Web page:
With the sauce squared away, and the pasta shape chosen, it seemed that all was resolved. But when I prepared a final side-by-side test, dressing dried pasta and homemade pici with sugo finto, I was still disappointed in the final flavor of the dried pasta version, which was missing some of the richness from the olive oil in the pici dough (some recipes, like the one in the Pasta Grannies video linked above, use egg instead of oil). Finishing the sugo finto with a drizzle of olive oil when tossing with the cooked dried pasta gave the dish the grassy and peppery flavor it was missing, adding just the right amount of richness to the poor, fake sauce.
- 1 loosely packed cup (1/2 ounce; 15g) fresh parsley leaves and tender stems
- 4 medium garlic cloves (20g)
- 6 medium fresh sage leaves
- 2 sprigs fresh rosemary, leaves removed and stems discarded
- 1/4 cup (60ml) extra-virgin olive oil, divided
- 1 medium (8-ounce; 225g) yellow onion, cut into small dice
- Kosher salt
- 8 ounces (225g) carrots, peeled and cut into small dice (about 4 small carrots)
- 2 celery ribs (4 ounces; 115g total), trimmed and cut into small dice
- 1/4 teaspoon red pepper flakes
- 1/2 cup (120ml) dry red wine
- 2 cups (500g; 475ml) tomato passata (see note)
- 1 pound (450g) dried spaghetti alla chitarra, bucatini, or spaghetti
- Finely grated Pecorino Romano cheese, for serving (optional)
Pile parsley, garlic, sage, and rosemary on a cutting board. Using a chef’s knife, rock back and forth through the garlic and herbs to mince together into a coarse paste. Set aside.
In a large Dutch oven, heat 2 tablespoons (30ml) oil over medium heat until shimmering. Add onion, season lightly with salt, cover, and cook until softened and translucent but not browned, about 10 minutes, lowering heat as needed to prevent browning. Stir in carrots, celery, and red pepper flakes and cook, uncovered, stirring frequently, until vegetables begin to soften, about 5 minutes.
Add garlic-herb mixture to vegetables and cook, stirring frequently, until fragrant, 2 to 3 minutes.
Stir in wine, and use a wooden spoon to scrape up any brown bits from the bottom and sides of the pot. Cook until wine is reduced by half, 2 to 3 minutes. Stir in passata and 1 cup (240ml) water.
Bring sauce to a simmer, and cook, stirring occasionally and adjusting heat as needed to maintain a simmer, until thickened to a saucy consistency, just slightly thicker than the original consistency of the passata, about 30 minutes.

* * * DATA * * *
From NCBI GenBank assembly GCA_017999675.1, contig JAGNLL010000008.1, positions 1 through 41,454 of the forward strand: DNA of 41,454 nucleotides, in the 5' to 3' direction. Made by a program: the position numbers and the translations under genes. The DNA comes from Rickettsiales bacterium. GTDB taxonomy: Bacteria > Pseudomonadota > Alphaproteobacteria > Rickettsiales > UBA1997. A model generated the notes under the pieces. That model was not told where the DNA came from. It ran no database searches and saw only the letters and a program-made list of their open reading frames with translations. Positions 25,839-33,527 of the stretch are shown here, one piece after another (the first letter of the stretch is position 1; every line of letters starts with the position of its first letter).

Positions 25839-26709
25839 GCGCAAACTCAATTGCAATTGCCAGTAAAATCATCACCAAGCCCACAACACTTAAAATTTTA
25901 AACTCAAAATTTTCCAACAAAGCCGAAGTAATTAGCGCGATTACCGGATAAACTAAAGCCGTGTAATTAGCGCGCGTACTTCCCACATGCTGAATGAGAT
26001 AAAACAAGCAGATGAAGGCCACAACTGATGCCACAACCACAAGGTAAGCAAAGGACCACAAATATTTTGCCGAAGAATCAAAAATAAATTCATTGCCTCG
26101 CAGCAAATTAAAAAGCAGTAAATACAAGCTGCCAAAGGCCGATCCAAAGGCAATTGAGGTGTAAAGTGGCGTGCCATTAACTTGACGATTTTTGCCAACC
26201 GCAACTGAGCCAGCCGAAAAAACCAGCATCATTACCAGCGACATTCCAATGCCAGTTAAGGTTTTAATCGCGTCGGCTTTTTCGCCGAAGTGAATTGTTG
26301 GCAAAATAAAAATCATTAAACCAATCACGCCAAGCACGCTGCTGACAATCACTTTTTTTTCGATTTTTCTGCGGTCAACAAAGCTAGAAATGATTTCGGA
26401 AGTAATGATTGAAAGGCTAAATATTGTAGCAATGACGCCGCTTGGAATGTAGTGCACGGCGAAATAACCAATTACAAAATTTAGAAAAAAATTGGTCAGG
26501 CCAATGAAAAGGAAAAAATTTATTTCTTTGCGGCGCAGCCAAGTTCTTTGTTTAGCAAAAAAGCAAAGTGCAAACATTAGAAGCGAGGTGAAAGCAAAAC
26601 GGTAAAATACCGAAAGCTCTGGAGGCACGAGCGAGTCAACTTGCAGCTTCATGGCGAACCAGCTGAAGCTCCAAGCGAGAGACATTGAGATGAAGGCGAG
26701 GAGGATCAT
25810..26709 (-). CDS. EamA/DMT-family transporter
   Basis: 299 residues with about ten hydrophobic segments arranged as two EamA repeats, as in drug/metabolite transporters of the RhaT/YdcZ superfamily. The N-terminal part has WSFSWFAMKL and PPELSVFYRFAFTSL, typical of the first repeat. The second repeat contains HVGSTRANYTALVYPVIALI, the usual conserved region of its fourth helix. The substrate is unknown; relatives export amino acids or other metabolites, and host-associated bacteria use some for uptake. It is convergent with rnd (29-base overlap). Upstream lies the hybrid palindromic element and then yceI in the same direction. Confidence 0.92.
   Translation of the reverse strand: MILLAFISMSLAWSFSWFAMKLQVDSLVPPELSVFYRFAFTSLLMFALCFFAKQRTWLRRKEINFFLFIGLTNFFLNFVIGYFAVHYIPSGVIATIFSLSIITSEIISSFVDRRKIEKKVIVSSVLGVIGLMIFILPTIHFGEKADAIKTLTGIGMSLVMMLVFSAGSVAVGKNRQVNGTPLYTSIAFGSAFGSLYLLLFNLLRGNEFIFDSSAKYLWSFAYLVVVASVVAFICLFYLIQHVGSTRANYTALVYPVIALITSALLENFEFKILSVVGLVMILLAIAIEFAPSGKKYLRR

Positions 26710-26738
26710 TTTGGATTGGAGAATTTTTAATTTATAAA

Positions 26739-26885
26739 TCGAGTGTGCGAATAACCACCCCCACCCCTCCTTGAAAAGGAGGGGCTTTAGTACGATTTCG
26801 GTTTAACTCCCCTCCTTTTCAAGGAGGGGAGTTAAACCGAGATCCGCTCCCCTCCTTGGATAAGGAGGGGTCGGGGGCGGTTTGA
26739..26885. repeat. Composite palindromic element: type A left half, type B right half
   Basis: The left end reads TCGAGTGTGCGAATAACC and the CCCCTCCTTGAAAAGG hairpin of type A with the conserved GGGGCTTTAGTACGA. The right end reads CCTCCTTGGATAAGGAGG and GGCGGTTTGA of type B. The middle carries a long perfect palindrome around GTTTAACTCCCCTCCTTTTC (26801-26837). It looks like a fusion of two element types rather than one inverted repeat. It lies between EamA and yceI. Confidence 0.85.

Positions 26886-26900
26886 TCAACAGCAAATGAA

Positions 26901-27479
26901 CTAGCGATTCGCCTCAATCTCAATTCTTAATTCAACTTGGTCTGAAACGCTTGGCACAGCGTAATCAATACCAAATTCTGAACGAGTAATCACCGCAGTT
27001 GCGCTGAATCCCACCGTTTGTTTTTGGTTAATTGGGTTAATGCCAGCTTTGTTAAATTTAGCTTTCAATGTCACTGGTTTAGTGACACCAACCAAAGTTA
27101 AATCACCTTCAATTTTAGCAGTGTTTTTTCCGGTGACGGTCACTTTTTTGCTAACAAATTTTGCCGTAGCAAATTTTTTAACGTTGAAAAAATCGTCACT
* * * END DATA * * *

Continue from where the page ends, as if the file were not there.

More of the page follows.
Meanwhile, in a pot of salted boiling water, cook pasta until just shy of al dente (about 2 minutes less than the package directs). Using tongs, transfer pasta to sauce, along with 1/4 cup (60ml) pasta cooking water. Alternatively, drain pasta using a colander or fine-mesh strainer, making sure to reserve at least 1 cup (240ml) pasta cooking water.
Increase heat to high and cook, stirring and tossing rapidly, until pasta is al dente and sauce coats noodles, 1 to 2 minutes, adding more pasta cooking water in 1/4 cup (60ml) increments as needed to adjust consistency of sauce. Remove from heat and stir in remaining 2 tablespoons (30ml) oil until fully incorporated. Season with salt. Divide between individual serving bowls, sprinkle with cheese, and serve.
Sugo finto is traditionally eaten with fresh pici, a fresh pasta that's rolled by hand into long, thick, and chewy noodles. Dried spaghetti alla chitarra work best as a store-bought substitute.
Jarred passata (tomatoes that have been briefly simmered and passed through a food mill) can be found in the canned tomato aisle in supermarkets or Italian markets. If you can’t find passata, you can substitute with an equal amount by weight of whole peeled tomatoes that have been quickly blended with an immersion blender, passed through a food mill, or crushed by hand (hand-crushed tomatoes won't produce the same smoothness as passata).
Make-Ahead and Storage
The finished sauce can be made in advance and refrigerated in an airtight container for up to 1 week, or frozen for up to 3 months. Reheat gently on the stovetop before serving.